The visible and neglected warnings signals

One of the main difficulties for economists or other risk managers is the question about the timing of possibly bursting (financial) bubbles or the misery of other serious accidents. This is mostly impossible since aggravating developments usually happen “step by step”. However, “step by step” or gradually should not make managers to forget about a quite early stressed problem or risk. Let’s now turn to some recognizable early warning signals (which may have been given as much as 15-20 years ago):

Warning signals for China’s economy in the past decade   

About bad transparency:

Bernanke/Olson, 2016,

Fromlet, 2013,

Comment: Persistent bad transparency impacts negatively on potential growth.

About poor statistical standards

Ravallion/Jalan, 1999,

Fromlet, 2013, see above

Comment: Statistical shortcomings could/can be found when it comes, for example, to GDP, (youth) unemployment, inflation, government debt and particularly local debt, housing market, bad loans of the banks, subsidies, government support of state-owned companies etc. These shortcomings make economic policy too difficult.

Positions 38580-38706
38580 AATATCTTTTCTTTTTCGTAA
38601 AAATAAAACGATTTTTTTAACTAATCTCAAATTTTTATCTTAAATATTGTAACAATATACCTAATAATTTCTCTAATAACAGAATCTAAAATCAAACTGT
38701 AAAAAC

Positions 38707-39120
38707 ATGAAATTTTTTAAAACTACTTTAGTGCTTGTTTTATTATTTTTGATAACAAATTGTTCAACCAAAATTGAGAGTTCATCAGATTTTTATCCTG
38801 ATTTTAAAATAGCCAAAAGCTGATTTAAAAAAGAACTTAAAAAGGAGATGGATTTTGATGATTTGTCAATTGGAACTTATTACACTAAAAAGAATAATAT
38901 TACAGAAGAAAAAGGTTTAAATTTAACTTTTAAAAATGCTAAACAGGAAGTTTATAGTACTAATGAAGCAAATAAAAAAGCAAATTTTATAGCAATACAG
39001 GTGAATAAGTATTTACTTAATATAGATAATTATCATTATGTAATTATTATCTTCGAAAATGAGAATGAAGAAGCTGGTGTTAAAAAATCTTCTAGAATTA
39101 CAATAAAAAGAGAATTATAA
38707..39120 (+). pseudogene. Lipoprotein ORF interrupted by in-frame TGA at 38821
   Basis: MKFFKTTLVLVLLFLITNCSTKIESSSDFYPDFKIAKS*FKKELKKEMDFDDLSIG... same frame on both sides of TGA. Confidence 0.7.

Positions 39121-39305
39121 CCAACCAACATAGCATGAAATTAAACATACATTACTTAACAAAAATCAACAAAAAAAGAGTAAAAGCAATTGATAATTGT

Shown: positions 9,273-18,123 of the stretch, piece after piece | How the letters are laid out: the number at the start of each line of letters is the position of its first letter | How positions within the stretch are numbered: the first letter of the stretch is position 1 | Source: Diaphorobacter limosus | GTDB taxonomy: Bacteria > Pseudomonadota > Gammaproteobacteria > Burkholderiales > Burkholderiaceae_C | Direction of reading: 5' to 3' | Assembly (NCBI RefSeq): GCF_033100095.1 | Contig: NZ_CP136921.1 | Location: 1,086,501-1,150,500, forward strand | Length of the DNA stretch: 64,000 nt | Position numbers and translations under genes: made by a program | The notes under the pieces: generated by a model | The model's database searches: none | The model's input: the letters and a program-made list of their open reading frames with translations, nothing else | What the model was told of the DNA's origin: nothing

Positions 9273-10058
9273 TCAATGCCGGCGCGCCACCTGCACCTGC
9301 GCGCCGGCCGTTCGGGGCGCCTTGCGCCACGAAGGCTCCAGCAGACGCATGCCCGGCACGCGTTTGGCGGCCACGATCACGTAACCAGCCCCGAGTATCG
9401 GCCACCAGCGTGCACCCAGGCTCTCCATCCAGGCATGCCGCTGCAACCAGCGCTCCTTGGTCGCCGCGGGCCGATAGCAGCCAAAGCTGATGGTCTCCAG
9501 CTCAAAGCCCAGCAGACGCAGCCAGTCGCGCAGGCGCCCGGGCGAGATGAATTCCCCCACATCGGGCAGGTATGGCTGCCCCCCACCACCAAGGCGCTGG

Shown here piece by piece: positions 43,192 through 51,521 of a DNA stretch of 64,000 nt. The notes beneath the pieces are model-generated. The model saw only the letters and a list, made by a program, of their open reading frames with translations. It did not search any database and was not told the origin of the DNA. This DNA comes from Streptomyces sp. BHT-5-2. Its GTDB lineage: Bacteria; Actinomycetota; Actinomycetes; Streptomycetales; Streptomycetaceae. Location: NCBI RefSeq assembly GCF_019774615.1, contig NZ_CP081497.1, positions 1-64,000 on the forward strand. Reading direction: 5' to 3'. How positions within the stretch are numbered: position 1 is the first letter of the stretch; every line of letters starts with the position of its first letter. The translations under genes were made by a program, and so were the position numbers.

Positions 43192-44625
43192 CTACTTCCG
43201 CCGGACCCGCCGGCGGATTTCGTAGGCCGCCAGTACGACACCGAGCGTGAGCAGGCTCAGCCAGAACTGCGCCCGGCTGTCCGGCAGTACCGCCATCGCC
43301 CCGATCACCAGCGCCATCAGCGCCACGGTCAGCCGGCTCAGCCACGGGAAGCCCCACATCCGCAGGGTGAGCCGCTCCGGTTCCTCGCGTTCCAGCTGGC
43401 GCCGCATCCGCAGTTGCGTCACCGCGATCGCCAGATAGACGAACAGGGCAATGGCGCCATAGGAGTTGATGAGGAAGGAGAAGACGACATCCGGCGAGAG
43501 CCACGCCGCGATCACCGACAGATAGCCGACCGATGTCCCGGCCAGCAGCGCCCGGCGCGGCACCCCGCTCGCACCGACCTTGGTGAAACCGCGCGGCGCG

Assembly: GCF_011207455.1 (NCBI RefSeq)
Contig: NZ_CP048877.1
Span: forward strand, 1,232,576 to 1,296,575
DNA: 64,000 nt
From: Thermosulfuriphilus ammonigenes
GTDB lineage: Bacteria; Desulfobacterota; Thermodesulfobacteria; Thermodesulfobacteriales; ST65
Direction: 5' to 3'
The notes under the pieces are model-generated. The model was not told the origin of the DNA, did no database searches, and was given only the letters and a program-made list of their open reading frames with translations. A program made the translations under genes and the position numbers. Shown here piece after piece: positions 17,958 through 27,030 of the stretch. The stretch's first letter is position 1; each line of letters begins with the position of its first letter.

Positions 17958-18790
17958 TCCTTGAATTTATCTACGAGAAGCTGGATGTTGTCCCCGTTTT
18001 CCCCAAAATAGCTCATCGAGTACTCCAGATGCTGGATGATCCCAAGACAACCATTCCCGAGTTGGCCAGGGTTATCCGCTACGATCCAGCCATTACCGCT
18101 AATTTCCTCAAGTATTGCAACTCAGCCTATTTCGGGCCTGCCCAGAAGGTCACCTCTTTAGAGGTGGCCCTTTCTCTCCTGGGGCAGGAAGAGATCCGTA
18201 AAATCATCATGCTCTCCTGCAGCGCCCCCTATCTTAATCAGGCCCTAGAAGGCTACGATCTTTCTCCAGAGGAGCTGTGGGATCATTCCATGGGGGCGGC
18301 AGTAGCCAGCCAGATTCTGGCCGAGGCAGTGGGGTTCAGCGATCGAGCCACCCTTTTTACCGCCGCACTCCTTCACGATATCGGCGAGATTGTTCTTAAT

About previous and the current real estate crises

Lu Gao (ADB), 2010,

Fromlet, 2014,[1].pdf?sequence=1

Comment: Developments on Chinese housing and commercial real estate markets should permanently be watched very closely since these two sectors mean so much to the whole economy.

About banks and financial markets

Poon/Wu/Ahmad, 2023,,report%20from%20S%26P%20Global%20Ratings.

Fromlet, 2001,

Comment: Financial risks will remain a top issue for China analysis in the foreseeable future – also in a psychological respect.

About political developments

McBride/Chatzky, 2019,

Fromlet, 2017 (October 26),

Comment: Politics and the economy belong together, particularly in a country like China.


Hubert Fromlet
Affiliate Professor at the School of Business and Economics, Linnaeus University
Editorial board